Surprising numbers show a critical lack of diversity among elected officials in the Bay Area, according to a report recently released by the Bay Area Equity Atlas, an effort focused on quantifying racial and economic inequality in the region.
Sixty percent of the population is made up of people of color while they hold just 29 percent of top elected posts.
Why is diversity so important?
“It does help to address issues that are happening in our community,” said Kimi Lee, director of Bay Rising, a regional civic engagement organization.
Bay Rising is the only regional civic engagement organization that organizes with working class and people of color as voters in the Bay Area year-round. It partnered with the Bay Area Equity Atlas on the report.
Lee said, for example, that child care has not been a campaign expense in the past, but child care is a real expense for a woman running for office working 12 to 14 hours a day.
Lee doesn’t find the numbers showing the lack of diversity surprising.
“They’re not shocking,” she said, based on what she has seen organizing and working with social justice groups for about 30 years. She said everyone Bay Rising lobbies is white.
Strikingly, none of the top elected officials in Santa Clara County are Asian or Pacific Islander, while 42 percent of the population identifies as that background.
“It’s a little bit shocking,” said Richard Konda, executive director of the legal services firm Asian Law Alliance.
What’s more surprising, he said, is the lack of Asian and Pacific Island representation on the Santa Clara City Council, which has never had an Asian American elected to any of its seats even though more than 40 percent of the population is of Asian descent.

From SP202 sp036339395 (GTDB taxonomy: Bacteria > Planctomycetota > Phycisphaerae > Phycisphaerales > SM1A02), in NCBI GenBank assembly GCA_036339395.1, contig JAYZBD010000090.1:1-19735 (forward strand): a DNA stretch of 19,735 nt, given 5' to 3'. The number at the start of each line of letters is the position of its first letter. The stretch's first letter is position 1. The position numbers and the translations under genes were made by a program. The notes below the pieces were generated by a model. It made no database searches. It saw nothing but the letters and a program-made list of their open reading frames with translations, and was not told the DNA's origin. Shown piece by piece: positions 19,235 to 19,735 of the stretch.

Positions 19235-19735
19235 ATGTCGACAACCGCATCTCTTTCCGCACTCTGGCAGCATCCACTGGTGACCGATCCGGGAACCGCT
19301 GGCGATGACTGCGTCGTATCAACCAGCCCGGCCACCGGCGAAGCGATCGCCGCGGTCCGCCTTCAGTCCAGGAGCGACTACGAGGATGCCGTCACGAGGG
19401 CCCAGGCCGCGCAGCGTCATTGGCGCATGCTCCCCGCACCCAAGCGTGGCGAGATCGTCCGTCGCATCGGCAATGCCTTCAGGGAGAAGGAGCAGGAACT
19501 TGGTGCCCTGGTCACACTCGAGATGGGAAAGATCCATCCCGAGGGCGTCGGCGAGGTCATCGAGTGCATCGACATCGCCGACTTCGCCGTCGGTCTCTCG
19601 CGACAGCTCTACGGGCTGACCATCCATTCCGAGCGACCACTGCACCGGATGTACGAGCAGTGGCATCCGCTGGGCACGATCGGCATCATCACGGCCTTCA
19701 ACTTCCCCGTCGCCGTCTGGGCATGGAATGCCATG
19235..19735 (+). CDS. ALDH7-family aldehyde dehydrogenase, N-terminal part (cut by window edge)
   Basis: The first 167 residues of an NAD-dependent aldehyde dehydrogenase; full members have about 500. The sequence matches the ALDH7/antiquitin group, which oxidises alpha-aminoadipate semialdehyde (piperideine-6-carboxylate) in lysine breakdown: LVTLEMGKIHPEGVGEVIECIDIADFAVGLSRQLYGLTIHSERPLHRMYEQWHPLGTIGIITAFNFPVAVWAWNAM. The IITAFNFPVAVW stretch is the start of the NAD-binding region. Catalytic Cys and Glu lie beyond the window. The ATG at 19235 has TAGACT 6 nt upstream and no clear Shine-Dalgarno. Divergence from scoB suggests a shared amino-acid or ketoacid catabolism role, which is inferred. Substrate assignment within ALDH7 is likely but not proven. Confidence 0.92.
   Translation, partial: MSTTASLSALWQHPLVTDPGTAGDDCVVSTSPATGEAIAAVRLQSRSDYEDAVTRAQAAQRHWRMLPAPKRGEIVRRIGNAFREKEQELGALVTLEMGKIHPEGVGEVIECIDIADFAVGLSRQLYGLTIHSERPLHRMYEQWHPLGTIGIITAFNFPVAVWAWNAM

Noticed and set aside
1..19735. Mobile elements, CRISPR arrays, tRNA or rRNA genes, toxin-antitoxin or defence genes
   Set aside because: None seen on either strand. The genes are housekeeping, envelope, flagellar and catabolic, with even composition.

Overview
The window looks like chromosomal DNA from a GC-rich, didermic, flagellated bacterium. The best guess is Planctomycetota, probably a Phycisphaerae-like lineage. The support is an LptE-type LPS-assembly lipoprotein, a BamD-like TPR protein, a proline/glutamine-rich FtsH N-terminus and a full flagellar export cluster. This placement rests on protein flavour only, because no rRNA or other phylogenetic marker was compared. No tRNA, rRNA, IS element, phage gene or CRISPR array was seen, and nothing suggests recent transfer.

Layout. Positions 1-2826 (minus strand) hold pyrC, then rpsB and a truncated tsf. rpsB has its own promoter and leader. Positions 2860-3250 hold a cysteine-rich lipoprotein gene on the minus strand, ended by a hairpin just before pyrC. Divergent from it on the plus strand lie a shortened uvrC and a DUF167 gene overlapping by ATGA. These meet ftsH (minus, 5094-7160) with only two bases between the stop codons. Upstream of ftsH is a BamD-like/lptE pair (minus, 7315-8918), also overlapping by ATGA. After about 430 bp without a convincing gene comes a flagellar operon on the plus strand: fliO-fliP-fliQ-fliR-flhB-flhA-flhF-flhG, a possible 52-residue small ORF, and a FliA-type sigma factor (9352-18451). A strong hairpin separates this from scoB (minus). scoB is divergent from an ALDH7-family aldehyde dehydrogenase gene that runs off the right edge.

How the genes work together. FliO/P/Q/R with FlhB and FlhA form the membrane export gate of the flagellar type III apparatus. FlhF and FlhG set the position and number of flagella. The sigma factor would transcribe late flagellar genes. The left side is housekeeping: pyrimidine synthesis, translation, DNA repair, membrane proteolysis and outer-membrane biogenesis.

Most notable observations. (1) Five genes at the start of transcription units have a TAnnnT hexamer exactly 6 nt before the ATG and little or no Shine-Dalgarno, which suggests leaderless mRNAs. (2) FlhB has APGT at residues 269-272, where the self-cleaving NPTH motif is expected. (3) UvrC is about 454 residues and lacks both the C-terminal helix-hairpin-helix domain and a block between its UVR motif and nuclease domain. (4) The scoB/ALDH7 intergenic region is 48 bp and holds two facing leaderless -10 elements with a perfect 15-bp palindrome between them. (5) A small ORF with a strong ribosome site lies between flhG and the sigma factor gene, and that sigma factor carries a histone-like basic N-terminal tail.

That fact prompted a lawsuit in 2018 that forced the city to hold district-based elections rather than at-large-based elections. Santa Clara currently has six City Council districts.
But Measure C, which was on Tuesday’s ballot, would decrease the number of districts to three, something the Asian Law Alliance opposes, Konda said.
In the county elections, Konda said, two Asian and Pacifica Islanders were running for a seat on the Board of Supervisors and former U.S. Rep. Mike Honda once held a board seat.
Among Latinos, who will be the largest ethnic group in Silicon Valley by 2025, Chava Bustamente, executive director for Latinos United for a New America, said the disparity makes him angry because so much work has been done, yet few changes have occurred.
“I don’t like it that we have so much ground to cover to catch up,” he said.
That’s at least one reason his group is advocating for the Fair Elections Initiative in San Jose, which would move the mayoral election to a presidential election year from a mid-term election year when fewer Latinos vote. The initiative may be on the November ballot.
Bustamente said 16 to 20 percent more Latinos vote in a presidential election year than a mid-term year.
“That 16 to 20 percent could be a decisive factor in the mayoral election,” he said.
According to the report by the Bay Area Equity Atlas, Latino and Asian and Pacific Islanders make up 50 percent of the Bay Area population, while just 13 percent of top county-level elected officials are of those backgrounds.